The internet’s claim that the Ice Bucket Challenge is “ubiquitous” is understatement, but the use of the term implies its over-reach, its annoying domination. True enough, within hours of its seizure of FaceBook and Twitter, Vine and YouTube, critics of the social movement rose in efforts to shout it down, using such click-worthy headline tactics such as “X Destroys the Ice Bucket Challenge,” “Y Ends the Ice Bucket Challenge Forever,” or—as I write this—Forbes‘ “Why The Ice Bucket Challenge Can Kill.”
Let’s set aside the complaint that social media feeds are filled with annoying video: this is hardly sufficient reason to begrudge the millions of charitable dollars raised, and there have been far worse infestations: Miley’s twerking videos, Rebecca Black’s “Friday,” all things Chris Crocker, and beauty contest interview questions all come to mind. Instead let me address a few of the more prominent criticisms and then explain why I remain in support of the ALS campaign.
“It’s Wasting Water.”
Yes. In terms of what water is intended for, many buckets of water have been used. Perhaps even a million or three. There is drought in California. There are people around the world who need water. The next great wars will be fought over water. Absolutely. And these are terrible things.
How much water has been “wasted?” I use the quotation marks because we need to remember that this water does have a purpose: to raise awareness and thus money for an important cause. But more on that in a moment. Let’s assume 5 million gallons of water have been lost ($80 million raised so far, so assuming that maybe 1/3 of those who do that challenge even write a check for $100 and each uses about two gallons for the challenge). I suspect I am high here, but we can be certain it’s not 20 million gallons or 50 million gallons. Sounds like a lot.
- In 2009, the US was losing7 billion gallons of water every day simply from leaking infrastructure.
- The modern dishwasher uses about 10 gallons of water for each load. Handwashing dishes is usually about double that.
- The average car wash uses 35 to 40 gallons.
- Most swimming pools loseabout 1000 gallons each month in evaporation.
- Las Vegas uses roughly 70% of its water to support 60 golf courses and grass lawns.
This list could go on, of course. The point is that when it comes both to scale and to purpose, a strong case can be made that the Ice Bucket Challenge is a better use for water than many of our daily activities. More, if we want to campaign about water waste—I still have a hard time remembering to turn off the faucet while I brush my teeth—we have better targets. (About 95% of household water goes down the drain.)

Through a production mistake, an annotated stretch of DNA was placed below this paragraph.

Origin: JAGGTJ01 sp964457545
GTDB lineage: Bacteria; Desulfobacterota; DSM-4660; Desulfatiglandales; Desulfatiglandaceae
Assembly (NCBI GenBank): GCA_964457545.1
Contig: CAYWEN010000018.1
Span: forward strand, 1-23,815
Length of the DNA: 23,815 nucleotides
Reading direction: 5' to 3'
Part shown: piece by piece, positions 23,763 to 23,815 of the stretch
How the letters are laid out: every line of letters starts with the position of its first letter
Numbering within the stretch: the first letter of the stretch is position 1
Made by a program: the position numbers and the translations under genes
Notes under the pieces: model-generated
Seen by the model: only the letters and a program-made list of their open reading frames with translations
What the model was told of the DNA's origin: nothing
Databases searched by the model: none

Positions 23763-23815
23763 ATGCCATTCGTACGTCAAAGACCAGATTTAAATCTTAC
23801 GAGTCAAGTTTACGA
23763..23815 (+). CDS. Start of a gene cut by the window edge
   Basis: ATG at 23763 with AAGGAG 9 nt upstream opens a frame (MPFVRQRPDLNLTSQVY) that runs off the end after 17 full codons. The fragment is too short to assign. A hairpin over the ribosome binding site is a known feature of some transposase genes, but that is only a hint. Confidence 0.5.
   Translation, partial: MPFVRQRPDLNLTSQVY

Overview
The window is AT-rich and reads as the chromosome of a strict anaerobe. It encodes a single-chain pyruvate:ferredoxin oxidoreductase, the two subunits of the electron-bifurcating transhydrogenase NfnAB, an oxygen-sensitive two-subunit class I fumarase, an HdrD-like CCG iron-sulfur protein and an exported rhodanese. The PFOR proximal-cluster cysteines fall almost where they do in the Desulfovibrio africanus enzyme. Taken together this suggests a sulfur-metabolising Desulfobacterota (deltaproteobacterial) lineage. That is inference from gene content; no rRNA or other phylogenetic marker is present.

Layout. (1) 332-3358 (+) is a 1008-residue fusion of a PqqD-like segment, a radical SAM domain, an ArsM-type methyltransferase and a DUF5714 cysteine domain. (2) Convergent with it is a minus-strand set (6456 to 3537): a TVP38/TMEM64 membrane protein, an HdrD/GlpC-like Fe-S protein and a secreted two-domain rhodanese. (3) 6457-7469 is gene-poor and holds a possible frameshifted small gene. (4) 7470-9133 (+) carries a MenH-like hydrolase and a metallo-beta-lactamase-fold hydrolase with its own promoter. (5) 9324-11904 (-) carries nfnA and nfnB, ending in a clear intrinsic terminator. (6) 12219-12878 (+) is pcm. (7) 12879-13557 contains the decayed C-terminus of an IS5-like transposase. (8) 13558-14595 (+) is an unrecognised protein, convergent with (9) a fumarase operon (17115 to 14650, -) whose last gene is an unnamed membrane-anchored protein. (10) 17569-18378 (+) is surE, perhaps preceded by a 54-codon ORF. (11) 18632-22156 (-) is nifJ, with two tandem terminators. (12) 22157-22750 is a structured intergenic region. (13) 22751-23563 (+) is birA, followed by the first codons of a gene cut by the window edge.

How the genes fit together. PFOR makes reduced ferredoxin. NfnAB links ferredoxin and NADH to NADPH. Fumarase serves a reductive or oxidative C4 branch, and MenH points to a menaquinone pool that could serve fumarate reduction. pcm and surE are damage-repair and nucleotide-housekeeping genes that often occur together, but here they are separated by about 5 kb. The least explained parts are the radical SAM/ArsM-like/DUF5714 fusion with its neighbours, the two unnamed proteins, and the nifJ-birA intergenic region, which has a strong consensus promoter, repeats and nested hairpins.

**On a side note, the energy use for the production of ice is largely negligible, as well. My guess is that very few freezers were turned on solely to create ice for the challenge. Even if you count the caloric energy use, we could easily assemble another list of larger offenders, much larger.
“Many People Don’t Give to the Charity.”
Yes. Many do not. Set aside the “rules” of the Challenge which suggest that it’s a Bucket or Donation deal; I think most would agree that the spirit of the Challenge is that everyone gives. It’s hard to determine how many do or don’t, but let’s assume only a measly 30% give (my number above). Again, I suspect it’s more than that, but 1) those 30% are hundreds of times more than ALS has received before, 2) humans cheat on all kinds of social media statuses—is this news?, and 3) even those who don’t give spread the information to others. The smallest activity causes a ripple—and in this case a tidal wave. What has made the challenge work is not only that people give, but that people share.
“It’s More About the Ice Than the Charity.”
Yes, for some. But how much discussion has there been about ALS prior to this summer? This argument seems to be, “Some people are shallow.” And to this I respond, “Is this news?”
“You Shouldn’t Need a Meme to Give to Charity.”
Yes. People should be charitable. It’s a virtue. But this, too, strikes me as a bit elitist. Towards new donors to ALS, it’s like saying, “Well, they’re not real donors, because they did it through a meme.” Isn’t the goal of every charity to get more people to donate? Isn’t this what’s happening? Are we really condemning the success of the ALS campaign because of our disappointment in human virtue? Is this the campaign that taught us that too few are charitable?
“There Are Other Charities That Need Attention.”
Yes. Absolutely. And are we giving to them, too? While my guess is that few of the Ice Bucketers actually write a check, I also suppose that fewer of the critics support any of the charities they name in their criticisms. But they should. I don’t disagree with the criticism; I just don’t see why it has been issued as a forced choice against ALS. All charities are looking for ways to raise revenue; ALS happened to find one that worked. If it had been Kids Wish Network (which spends less than 3¢ per dollar given) or The Global Hunger Project or Doctors Without Borders or Habitat for Humanity, wouldn’t the same argument apply?
It’s also true that we could do a better job at choosing charities, if statistics and facts count more than tearful Sarah McLachlan songs. We lost over ½ million people in the US each year to heart disease but Jump Rope for Heart isn’t taking off the same way. Our money goes further and has more impact in the developing world than it does in the United States. And collection agencies sometimes take more of our donated money than the charity receives. But ALS isgiven a high grade (B+) by CharityWatch for its responsible spending.